Helping low-income Americans build credit
Though familiar to millions of people around the globe, informal lending circles among families, acquaintances, co-workers, and neighbors are rarely recognized by mainstream financial institutions. But with support from a diverse coalition that includes major banks, immigrant activists, academic researchers, and philanthropies (including Ford), these networks are increasingly being seen as a promising way to help low-income Americans build credit records. In a recent New York Times article, Amy Brown, the foundation’s program officer for financial justice, explained that this matters because lacking a credit history can make it very hard to be a part of the economic mainstream: “Over time, it makes it really hard to build wealth and move up.”
Published in the New York Times | October 10, 2014
In lending circles, a roundabout way to a higher credit score
By Patricia Cohen
Shweta Kohli has always paid her own way. Her straight-A average won her a full scholarship to San Francisco State University at the same time she worked a 40-hour week as a waitress at a cafe. But when she applied for a credit card after graduation, she was turned down because she had no credit history.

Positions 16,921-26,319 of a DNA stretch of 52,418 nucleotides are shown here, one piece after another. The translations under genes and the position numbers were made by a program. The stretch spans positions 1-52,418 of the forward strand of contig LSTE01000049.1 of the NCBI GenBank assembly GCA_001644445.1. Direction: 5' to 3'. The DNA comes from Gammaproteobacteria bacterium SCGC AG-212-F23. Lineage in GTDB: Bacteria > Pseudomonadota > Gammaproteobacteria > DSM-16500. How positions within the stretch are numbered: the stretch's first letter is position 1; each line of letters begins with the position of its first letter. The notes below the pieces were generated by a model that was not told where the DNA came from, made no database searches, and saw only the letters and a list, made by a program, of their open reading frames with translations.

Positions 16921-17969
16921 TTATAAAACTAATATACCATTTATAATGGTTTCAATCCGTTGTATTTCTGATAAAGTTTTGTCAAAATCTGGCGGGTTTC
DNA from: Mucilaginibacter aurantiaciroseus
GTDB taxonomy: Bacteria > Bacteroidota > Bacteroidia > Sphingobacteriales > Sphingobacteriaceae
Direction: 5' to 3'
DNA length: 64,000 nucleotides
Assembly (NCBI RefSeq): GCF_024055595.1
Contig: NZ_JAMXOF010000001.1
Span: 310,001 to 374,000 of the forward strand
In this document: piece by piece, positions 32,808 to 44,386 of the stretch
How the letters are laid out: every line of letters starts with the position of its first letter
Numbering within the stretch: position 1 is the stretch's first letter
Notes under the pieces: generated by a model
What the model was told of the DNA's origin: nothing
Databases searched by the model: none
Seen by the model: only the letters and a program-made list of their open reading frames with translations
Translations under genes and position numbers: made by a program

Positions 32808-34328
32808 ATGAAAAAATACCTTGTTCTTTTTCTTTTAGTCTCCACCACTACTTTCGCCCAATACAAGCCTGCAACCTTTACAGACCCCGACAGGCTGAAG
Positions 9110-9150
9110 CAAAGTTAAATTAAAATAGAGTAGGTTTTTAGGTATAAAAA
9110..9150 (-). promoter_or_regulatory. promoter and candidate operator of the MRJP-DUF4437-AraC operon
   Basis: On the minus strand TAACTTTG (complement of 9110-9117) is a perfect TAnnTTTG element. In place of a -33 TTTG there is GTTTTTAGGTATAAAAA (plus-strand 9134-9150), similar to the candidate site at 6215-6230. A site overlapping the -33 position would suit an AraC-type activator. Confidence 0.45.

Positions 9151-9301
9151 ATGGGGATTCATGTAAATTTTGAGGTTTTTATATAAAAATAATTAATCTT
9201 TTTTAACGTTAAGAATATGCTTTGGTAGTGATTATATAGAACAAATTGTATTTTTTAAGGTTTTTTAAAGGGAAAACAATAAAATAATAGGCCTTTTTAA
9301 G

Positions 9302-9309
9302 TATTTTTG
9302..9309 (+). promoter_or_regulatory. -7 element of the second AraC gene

So three years ago, Ms. Kohli, now 34, joined a lending circle—a small group of people who chip in every month to lend money to one another at no interest. Managed by the Mission Asset Fund, a nonprofit group in San Francisco that works with credit-rating agencies, the circle offered Ms. Kohli something no bank would: a chunk of cash and a chance to build a credit score.
After faithfully making payments—and socking away enough to buy a 1997 Ford Mustang—she raised her credit score from zero to 789 in 26 months. Ms. Kohli, ever the striver, said: “My goal is to keep it at 850, the highest.”
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The Ford Foundation is an independent organization working to address inequality and build a future grounded in justice. For more than 85 years, it has supported visionaries on the frontlines of social change worldwide, guided by its mission to strengthen democratic values, reduce poverty and injustice, promote international cooperation, and advance human achievement. Today, with an endowment of $16 billion, the foundation has headquarters in New York and 10 regional offices across Africa, Asia, Latin America, and the Middle East.